vector<unique_ptr<Irritating>> V = { new Irritating(), ... };

You could use shared_ptr instead of unique_ptr depending on the usage pattern.

(If you could modify Irritating you could give it a move constructor, take a look at move semantics)

If you really want them constructed in place than you could use aligned_storage to make an array of storage for them and then placement new them in place. This would produce almost identical compiled code to what you want to do with your original request, but it is a little messier:

aligned_storage <sizeof(Irritating), alignment_of<Irritating>::value>::type data[N];
new ((Irritating*) data+0) Irritating(...);
new ((Irritating*) data+1) Irritating(...);
new ((Irritating*) data+2) Irritating(...);
...
new ((Irritating*) data+N-1) Irritating(...);

(Dont forget to placement delete them at program exit.)

share|improve this answer
    
+1 For exactly the memory layout I had in mind. Pity about how messy it makes construction / destruction, but I should be able to encapsulate that in a separate file somewhere and keep it out of the way... I'll definitely try this out - thanks! – Xavier Holt Jan 27 '13 at 2:27

Tried just creating the array with a size? Default ctor should be called.

As in this source

struct foo {
   int x;
   foo():x(1) {}
private:
   foo( foo const& ) {}
};

foo array[10];

#include <iostream>
int main() {
   for (auto&& i:array) {
      std::cout << i.x << "\n";
   }
}

which demonstrates initialized foo in an array with no default copy constructor.

If your problem is that you actually want to construct the foo with a non-default constructor, this can be done as well, but it is much harder, and that isn't what your question asked. In any case, here is a very, very rough sketch of the kind of stuff needed to create an array-like structure that supports emplaced construction of its elements. It is far from finished or compiling, but the basic technique should be sound:

#include <cstddef>
#include <utility>
#include <type_traits>


template<typename... Args>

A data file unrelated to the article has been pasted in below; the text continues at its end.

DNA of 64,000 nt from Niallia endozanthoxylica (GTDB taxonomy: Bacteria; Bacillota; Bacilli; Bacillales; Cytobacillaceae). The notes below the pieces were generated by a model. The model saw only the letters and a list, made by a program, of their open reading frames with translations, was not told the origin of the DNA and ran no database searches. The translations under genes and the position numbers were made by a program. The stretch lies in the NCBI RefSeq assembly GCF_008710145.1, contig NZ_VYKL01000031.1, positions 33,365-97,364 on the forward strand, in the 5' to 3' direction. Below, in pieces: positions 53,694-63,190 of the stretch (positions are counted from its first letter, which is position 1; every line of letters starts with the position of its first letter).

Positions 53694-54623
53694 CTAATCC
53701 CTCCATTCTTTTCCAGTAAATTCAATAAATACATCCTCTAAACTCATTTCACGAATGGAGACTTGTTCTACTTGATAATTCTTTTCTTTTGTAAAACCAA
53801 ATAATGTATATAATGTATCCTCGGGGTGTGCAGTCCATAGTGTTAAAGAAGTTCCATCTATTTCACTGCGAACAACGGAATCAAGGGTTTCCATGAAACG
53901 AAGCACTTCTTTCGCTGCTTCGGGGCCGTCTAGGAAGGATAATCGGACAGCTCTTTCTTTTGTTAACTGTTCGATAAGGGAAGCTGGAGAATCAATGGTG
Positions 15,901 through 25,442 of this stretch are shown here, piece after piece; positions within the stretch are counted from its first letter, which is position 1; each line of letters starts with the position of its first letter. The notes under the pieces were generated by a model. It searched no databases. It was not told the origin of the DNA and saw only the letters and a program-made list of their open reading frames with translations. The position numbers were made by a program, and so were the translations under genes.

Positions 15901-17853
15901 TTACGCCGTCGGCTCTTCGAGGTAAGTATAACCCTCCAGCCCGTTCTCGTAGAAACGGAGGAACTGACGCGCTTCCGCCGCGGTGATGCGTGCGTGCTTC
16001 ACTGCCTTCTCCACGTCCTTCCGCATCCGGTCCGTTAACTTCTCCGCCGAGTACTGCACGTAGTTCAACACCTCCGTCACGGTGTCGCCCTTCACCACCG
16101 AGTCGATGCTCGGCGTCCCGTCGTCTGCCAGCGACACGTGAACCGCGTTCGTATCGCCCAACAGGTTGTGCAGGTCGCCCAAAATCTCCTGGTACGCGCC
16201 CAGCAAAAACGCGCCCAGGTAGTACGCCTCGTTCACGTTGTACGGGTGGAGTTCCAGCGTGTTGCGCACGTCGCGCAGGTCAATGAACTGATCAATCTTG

struct types {};

template<typename types, typename=void>
struct emplacer;

template<typename T>
struct remove_refref {
  typedef T type;
};
template<typename T>
struct remove_refref<T&&> {
  typedef T type; 
};

template<typename A1, typename... Args>
struct emplacer< types<A1, Args...>, void>:
  emplacer< types<Args...> >
{
  typename remove_refref<A1>::type val;
  emplacer( A1 arg, Args... args ):
    emplacer< types<Args...>, index+1 >( std::forward(args)... ),
    val( std::forward(arg) )
  {}
};

template< std::size_t n >
struct extract {
  template< typename A1, typename... Args >
  A1&& from( emplacer<types<A1, Args...>&& e ) {
    return extract<n-1>::from( emplacer<types<Args...>>&&(e) );
  }
};
template<>
struct extract<0> {
  template< typename A1, typename... Args >
  A1&& from( emplacer<types<A1, Args...>&& e ) {
    return std::move( e.val );
  }
};

template<std::size_t... v>
struct seq {};
template<std::size_t n, std::size_t... tail>
struct make_seq: make_seq<n-1, n-1, tail...> {};
template<std::size_t n, std::size_t... tail>
struct make_seq<0, tail...> {
  typedef seq<tail...> type;
  type val() { return type(); }
};
struct nothing {};
template<typename T, typename... Args, std::size_t... indexes>
nothing construct( T* src, emplacer<types<Args...>>&& e, seq<indexes...> s = make_seq< sizeof...(Args) >::val() ) {
  new(src)T( std::move( extract<indexes>( std::move(e) ))... );
}

template<typename... Args>
emplacer< types<Args...> > emplace( Args&&... a ) {
  return emplacer< types<Args...> >( std::forward(a)... );
}

template<typename T, std::size_t n>
struct my_array {
private:
  union T_mem {
    T t;
    char x;
    T_mem():x(0) {}
  };
  T_mem buff[n];
  template<typename... nothings>
  void do_nothing( nothings...&& ) {}
  template<typename... emplacers, std::size_t... indexes>
  my_array( emplacers&&... em, seq<indexes...> s=make_seq< sizeof...(emplacers) >::val() ) {
    do_nothing( construct( &buff[indexes].t, em)... );
  }
  ~my_array() {
    for( auto&& v:buff) {
      v.t.~T();
    }
  }
  T& operator[](std::size_t n) { return buff[n].t; }
  // etc
};

The idea is that we create an array like construct that is actually an array of union to both T and a char. We thus avoid actually constructing our T, while still having proper alignment and such for one. Assuming char has no non-trivial alignment, the resulting buffer is binary-compatible with a T[].

We then take as a construction argument emplacer objects, which act as packages for arbitrary construction arguments. For annoying reasons, these objects need to create a temporary copy of some of their parameters (I cannot figure out how to avoid the lifetime issues... maybe I'm missing something).

The constructor of the my_array takes any number of emplacers and proceeds to construct the contents of buff based on their arguments.

You'd create your array something like this:

my_array< Foo, 10 > arr = {
  emplacer( a, b, c ),
  emplacer( x, y, z ),
  ...
};

a bit more work would allow default construction of uninitialized objects in the array.

But this is really, really tricky to write correctly.

share|improve this answer
    
Nope. Just tried it. Didn't make any difference. – Xavier Holt Jan 27 '13 at 1:42
    
@XavierHolt Did you include {}? Don't do that. Default constructor will be called if you don't try to create a copy. – Yakk Jan 27 '13 at 3:04